Tom Perrotta Hails Suburban Sendup 'Neighbors'
Call them buttonhole books, the ones you urge passionately on friends, colleagues and passersby. All readers have them — and so do writers. This summer, NPR.org talks with authors about their favorite buttonhole books in the weekly series "You Must Read This."
Thomas Berger's 1980 novel Neighbors gleefully topples all the artificial comforts of the suburban home. It's the simple story of what happens when an especially crude, chaos-prone and rather criminally minded couple — known only as Harry and Ramona — moves into the only other house in a cul-de-sac where archetypal suburban dad Earl Keese lords over his household. Over a deliriously sleepless weekend involving everything from kidnapping to assault with a deadly weapon, Earl comes to realize virtually nothing in his world is what it seemed.
Tom Perrotta, author of the widely praised 2003 suburban farce Little Children, appreciates Berger's antic tale of suburban collapse.
Q. You were a student of Thomas Berger's in college. How did that come about?
A. In my junior year, in 1981, I was lucky enough to be admitted into a writing class taught by the funniest serious writer in America. Most of my classmates knew Thomas Berger as the author of Little Big Man, which had been adapted into a terrific movie starring Dustin Hoffman. But I knew him as the author of Neighbors.
I can't recall how and when I initially discovered the book, but I do remember that it made me laugh so hard I actually fell off my bed. You can ask my mother. She came upstairs and asked if I was okay.
Q. Neighbors is more than a slapstick farce, though. Ramona and Harry, the new neighbors from hell, confront the complacent suburban dad Earl Keese with all sorts of mayhem — death threats, rape accusations and arson, to name but a few plot points. How does Berger manage to make us laugh at such grim material?
A. Well, there's something Kafkaesque about the deadpan way Berger proceeds with his story. He never winks at the reader and recounts the most outlandish actions in matter-of-fact, almost hypnotically precise language. A bald summary makes the novel sound over-the-top as, in fact, the unforgivably bad Belushi-Ackroyd film version of it was. But Berger's narrative is tightly controlled and grounded in the closely observed minutiae of suburban life.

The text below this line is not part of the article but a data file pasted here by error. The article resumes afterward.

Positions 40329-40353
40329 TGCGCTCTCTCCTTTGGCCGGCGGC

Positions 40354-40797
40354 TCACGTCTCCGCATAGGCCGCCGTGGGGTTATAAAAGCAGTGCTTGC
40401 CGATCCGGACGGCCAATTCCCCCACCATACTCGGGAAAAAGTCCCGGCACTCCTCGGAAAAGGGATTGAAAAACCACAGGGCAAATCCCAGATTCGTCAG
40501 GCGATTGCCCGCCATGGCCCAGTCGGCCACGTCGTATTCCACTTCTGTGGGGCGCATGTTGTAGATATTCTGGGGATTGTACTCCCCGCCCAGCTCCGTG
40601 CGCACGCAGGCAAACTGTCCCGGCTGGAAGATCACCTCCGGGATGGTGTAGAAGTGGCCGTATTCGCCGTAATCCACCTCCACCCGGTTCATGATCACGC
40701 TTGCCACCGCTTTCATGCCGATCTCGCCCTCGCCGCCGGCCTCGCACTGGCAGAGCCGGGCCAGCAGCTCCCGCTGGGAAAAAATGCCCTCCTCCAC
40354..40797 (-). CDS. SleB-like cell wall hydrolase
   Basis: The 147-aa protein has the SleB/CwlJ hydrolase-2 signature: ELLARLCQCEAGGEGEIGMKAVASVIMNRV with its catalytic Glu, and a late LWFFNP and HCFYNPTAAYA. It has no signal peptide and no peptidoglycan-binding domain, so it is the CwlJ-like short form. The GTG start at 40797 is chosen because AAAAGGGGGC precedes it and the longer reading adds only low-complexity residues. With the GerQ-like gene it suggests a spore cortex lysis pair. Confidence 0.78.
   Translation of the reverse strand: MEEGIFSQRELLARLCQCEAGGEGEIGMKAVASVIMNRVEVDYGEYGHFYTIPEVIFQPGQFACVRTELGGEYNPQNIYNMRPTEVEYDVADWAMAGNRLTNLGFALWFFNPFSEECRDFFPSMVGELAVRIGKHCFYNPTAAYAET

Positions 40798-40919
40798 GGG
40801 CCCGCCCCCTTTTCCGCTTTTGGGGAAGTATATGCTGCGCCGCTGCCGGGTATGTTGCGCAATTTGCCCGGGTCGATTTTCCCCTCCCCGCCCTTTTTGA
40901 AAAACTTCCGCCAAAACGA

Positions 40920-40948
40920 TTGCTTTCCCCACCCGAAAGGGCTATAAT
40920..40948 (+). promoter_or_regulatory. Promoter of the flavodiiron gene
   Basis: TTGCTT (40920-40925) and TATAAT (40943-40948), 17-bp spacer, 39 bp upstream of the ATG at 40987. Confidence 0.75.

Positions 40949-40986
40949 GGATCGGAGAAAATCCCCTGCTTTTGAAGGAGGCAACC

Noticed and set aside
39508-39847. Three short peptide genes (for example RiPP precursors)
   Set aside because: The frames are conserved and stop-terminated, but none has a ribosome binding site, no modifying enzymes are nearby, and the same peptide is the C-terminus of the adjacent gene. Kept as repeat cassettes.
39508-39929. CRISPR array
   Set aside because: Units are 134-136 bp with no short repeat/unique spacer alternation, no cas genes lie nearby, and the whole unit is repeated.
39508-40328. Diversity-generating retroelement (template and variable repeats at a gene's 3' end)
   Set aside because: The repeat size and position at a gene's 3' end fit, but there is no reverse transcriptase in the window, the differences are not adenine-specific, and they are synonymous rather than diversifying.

Berger's flair, or should I say mania, for realistic description can't quite counteract the essential strangeness of the novel. Neighbors explodes every few pages with episodes of slapstick violence worthy of The Three Stooges: Earl and Harry attack each other on the flimsiest of pretexts, then immediately make up. At one point, Harry tries to strangle Earl with a garden hose: "Keese's eyeballs were ready to pop from their sockets, and his tongue was oozing from his pursed lips like toothpaste from a tube." Just moments later, however, the two men are happily washing the car: "Harry stopped chamoising and leaned against the car. 'Kind of nice to chew gum with a pal.'"
Q. How much of this behavioral schizophrenia is specific to Berger's vision of suburban life? Or is it something more simply linked to his view of human nature?
A. There's no question that Neighbors is a suburban novel that can stand alongside such classics of the genre as John Updike's Rabbit Redux and Richard Yates' Revolutionary Road. Ultimately, though, Neighbors seems to transcend history and geography in a way that these solider, more earthbound novels don't. Beneath the antic surface of his story, Berger seems to be making a larger philosophical point about the fragility of civilization itself and the stubborn persistence of our primitive impulses.
On its most basic level, Neighbors poses a timeless dilemma, a problem that must have regularly bedeviled our caveman ancestors on the savannah. It's the question the New World natives asked themselves upon glimpsing the Mayflower or the Santa Maria for the first time: What do we do with these new people? Do we feed them or kill them? The answer, according to Berger, is Both! Or, more precisely, We can't make up our minds! His characters can't quite decide if they're "civilized" human beings or Hobbesian "savages," because each identity seems just as "natural" as the other. No matter who we are or where we live, we still can't quite figure out if we're supposed to throw rocks at those strangers or invite them over for dinner.
Q. How much of the Thomas Berger you know comes through in this account of the perils of modern living?
A. Neighbors definitely reflects its author's air of perpetual wonderment. Every day, Berger would arrive in class chuckling about something that had happened on the way over, some confusion over parking regulations or an unexpectedly delightful phrase he'd encountered on a menu. Listening to him, you got the sense that every little thing you did — a trip to the supermarket, a simple home repair—could be an excellent comic misadventure if you just looked at it in the right way and had no expectations beyond the certainty that everything you did was doomed to go horribly and hilariously awry. So why not go ahead and enjoy it?
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